New Green Compass tool helps firms map out sustainability strategies

Companies can use the tool to better manage their carbon emissions, energy and water use, and waste. ST PHOTO: LIM YAOHUI

SINGAPORE - Companies looking to green their operations can tap a new tool to help them assess their environmental sustainability level and map out the steps they can take to become greener.

The tool, called Green Compass, is a collaborative effort by seven parties from the public and private sectors, which signed a memorandum of understanding (MOU) on Wednesday at the Industrial Transformation Asia-Pacific (Itap) event held at the Singapore Expo. The three-day trade event ends on Thursday.

Green Compass is developed by the Agency for Science, Technology and Research (A*Star), JTC, and German testing, inspection and certification company TUV SUD.

The tool, available since April, comprises a four-step model that companies can use to better manage carbon emissions, energy and water use, and waste, as well as chart road maps to make their operations more environmentally sustainable.

Enterprise Singapore, Singapore Manufacturing Federation, Singapore Precision Engineering and Technology Association (Speta) and Singapore Polytechnic help promote Green Compass to their networks of local enterprises. Enterprise Singapore will also support the companies’ development and adoption of sustainability-related standards.

“Many are keen to make their business sustainable, but they are unsure how to get started. The Green Compass is a useful tool for small and medium-sized enterprises to assess sustainability gaps in their plant and equipment, operations and even supply chain processes,” said Mr Tan Chee Kiat, group director for engineering at JTC.

“For example, energy may not be optimally utilised in their production process. With this knowledge, they can plug the gaps to become more resource-efficient and enjoy cost savings to boost their business,” he added.

Companies need to go through a four-day course to learn how to use the Green Compass. During the course, they will learn about sustainability trends and methodologies, and assess their company’s environmental sustainability level.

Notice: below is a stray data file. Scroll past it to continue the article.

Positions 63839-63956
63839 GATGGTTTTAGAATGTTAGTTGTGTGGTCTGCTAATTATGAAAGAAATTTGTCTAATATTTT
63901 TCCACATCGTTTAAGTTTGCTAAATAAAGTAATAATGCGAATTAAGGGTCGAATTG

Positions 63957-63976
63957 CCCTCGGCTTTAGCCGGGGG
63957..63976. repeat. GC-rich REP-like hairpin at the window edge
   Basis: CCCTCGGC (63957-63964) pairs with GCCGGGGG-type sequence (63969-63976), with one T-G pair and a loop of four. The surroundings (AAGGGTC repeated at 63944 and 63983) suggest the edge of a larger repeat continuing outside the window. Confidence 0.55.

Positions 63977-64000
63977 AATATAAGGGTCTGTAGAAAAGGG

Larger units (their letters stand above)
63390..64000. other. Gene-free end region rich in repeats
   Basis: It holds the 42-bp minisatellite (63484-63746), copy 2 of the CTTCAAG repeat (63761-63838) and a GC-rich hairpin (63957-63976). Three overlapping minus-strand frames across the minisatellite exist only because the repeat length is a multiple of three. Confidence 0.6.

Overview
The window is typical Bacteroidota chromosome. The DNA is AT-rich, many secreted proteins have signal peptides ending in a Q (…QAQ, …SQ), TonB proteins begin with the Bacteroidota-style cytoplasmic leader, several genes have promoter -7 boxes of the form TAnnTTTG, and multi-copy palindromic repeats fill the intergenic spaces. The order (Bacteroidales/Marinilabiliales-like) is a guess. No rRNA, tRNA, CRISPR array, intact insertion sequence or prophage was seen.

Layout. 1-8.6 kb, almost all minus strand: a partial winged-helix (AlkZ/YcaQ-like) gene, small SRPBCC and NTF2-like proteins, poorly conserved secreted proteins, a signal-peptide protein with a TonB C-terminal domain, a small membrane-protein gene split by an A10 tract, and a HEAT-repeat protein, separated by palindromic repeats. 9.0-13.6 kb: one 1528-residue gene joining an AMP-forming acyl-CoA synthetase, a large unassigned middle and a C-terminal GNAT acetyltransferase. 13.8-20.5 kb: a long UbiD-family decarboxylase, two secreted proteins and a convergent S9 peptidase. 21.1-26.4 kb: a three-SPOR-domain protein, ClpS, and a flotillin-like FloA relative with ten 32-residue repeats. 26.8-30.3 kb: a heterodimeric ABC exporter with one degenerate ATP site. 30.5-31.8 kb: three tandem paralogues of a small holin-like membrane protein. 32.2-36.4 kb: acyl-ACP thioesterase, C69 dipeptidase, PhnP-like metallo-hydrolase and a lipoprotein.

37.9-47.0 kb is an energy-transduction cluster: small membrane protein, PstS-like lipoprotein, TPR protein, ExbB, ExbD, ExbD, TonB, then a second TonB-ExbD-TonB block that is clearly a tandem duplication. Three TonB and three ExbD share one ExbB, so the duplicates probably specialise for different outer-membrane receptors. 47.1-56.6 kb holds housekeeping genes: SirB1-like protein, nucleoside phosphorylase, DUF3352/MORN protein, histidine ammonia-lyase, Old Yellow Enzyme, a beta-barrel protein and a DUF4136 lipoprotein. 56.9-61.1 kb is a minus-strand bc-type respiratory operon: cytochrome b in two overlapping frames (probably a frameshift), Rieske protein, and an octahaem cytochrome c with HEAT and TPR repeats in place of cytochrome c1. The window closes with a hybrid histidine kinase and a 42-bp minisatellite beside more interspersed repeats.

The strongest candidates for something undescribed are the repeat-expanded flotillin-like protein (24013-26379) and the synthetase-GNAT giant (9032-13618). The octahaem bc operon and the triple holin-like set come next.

They can tap SkillsFuture Singapore funding for the course, which costs $1,600 before subsidies. The tool can be used by multinational companies too.

One company that used the tool in April is I-Pex Singapore, a manufacturer of electronic connectors and parts.

The company used the tool to assess its operations, product life cycle and supply network, among other things. It found that it had to improve its management of supply network, and identified key follow-up actions to become more sustainable.

I-Pex Singapore is now reviewing its environmental policy and suppliers’ code of conduct to include environmental sustainability requirements. The company is also trying to get its key suppliers on board its goal of going green.

The Green Compass comprises a four-step model that companies can use to make their operations more environmentally sustainable. PHOTO: LIANEH ZAOBAO

Green Compass aims to help companies reduce business costs by improving resource efficiency, highlighting key areas that need improvement and future-proofing operations against supply chain or resource shocks, said Dr David Low, chief executive of Advanced Remanufacturing and Technology Centre and executive director of SIMTech at A*Star. He was speaking at the signing of the MOU on Wednesday.

“The push for sustainability will only accelerate and intensify, and it is important for local manufacturing companies to start building their in-house knowledge and capability to define, kick-start and sustain their sustainability efforts,” said Mr Simon Lim, executive director of Speta.

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